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Pope Francis

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Vatican

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Pope Francis

Angela Merkel to meet with pope on June 17

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Pope Francis

Pope Francis to meet with Venezuelan bishops on June 8

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Vatican

New secretary of the Dicastery for Laity, Family and Life

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She escaped sexual exploitation and is now working to help other victims

2016-06-03

It has been four years since Madai Morales was taken from her home in Veracruz, Mexico. Today, she and her mentor, Human Rights Activist Rosi Orozco are attending the Summit of judges on human trafficking and organized crime that takes place at the Pontifical Academy of Social Sciences in the Vatican. 

MADAI MORALES
Former Victim, Activist
"There is mention of the level of distrust among the victims towards an authority figure. This level of distrust is instilled because many times these people of authority are my clients. So, how can I have faith or trust an authority figure? Especially if they are buying my body.”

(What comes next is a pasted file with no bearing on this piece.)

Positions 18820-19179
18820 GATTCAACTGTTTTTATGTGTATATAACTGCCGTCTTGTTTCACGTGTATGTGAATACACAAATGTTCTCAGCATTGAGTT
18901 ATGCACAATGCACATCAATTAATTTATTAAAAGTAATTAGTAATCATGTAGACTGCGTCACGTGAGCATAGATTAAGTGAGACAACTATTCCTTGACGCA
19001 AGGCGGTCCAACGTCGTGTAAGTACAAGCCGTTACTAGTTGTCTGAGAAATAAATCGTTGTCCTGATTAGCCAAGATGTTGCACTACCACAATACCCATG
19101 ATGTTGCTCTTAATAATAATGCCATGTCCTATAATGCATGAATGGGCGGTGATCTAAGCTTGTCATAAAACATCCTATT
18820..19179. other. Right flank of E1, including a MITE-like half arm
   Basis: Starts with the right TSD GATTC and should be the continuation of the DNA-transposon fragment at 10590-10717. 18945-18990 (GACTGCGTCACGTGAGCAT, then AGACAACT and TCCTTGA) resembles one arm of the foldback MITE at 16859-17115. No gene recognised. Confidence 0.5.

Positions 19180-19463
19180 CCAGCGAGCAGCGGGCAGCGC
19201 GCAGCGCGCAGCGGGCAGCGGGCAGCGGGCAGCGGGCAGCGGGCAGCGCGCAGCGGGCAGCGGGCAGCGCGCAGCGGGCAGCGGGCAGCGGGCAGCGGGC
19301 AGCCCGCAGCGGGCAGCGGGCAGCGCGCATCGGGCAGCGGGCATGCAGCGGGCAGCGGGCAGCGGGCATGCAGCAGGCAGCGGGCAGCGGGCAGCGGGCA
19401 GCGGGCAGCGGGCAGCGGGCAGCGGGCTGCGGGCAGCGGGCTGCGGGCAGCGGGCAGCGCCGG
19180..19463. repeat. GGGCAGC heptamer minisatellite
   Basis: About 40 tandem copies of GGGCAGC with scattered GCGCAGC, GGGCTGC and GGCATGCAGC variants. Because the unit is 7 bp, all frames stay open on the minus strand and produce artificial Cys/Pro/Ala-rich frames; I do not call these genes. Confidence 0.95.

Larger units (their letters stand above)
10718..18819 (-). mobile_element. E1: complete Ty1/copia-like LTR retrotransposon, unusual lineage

Unfortunately, Madai's story is not dissimilar to other victims of sex trafficking. Her captor was charming, nice and seemed to have strong family values. But that all changed when he took her to live with him in Mexico City. There she endured beatings, assaults and harassment. She was forced to go into prostitution by the very man she thought cared for her.  

MADAI MORALES
Former Victim, Activist
"Rosi has empowered us so much that the reality is that very few organizations do this, which is empower the victim. Give the victim everything back that has been taken from them.”

The year 2012 proved to be a symbolic one for Madai. That was the year she escaped from her bleak reality and crossed paths with Rosi Orozco. Rosi is the President of the Commission United Against Human Trafficking. She was the driving force in overcoming strong resistance and winning passage of 2012 law to combat human trafficking throughout Mexico.

ROSI OROZCO
Human Rights Activist
"The reality is that it was a wonderful job from all parties together and that is why this law is so strong. So today we have more sentences than all countries after the United States.”

Today, four years later, Madai Molares sees Rosi as not just a mentor, but as a colleague that stands besides her in the fight against Human Trafficking. Molares is going to graduated from law school this December, as she hopes to use her skills in law as a tool to help, empower and encourage women going through what she went through. She is currently working for Mexico City's Supreme Court and will soon be featured as one of Forbes Magazine's most influential woman. 


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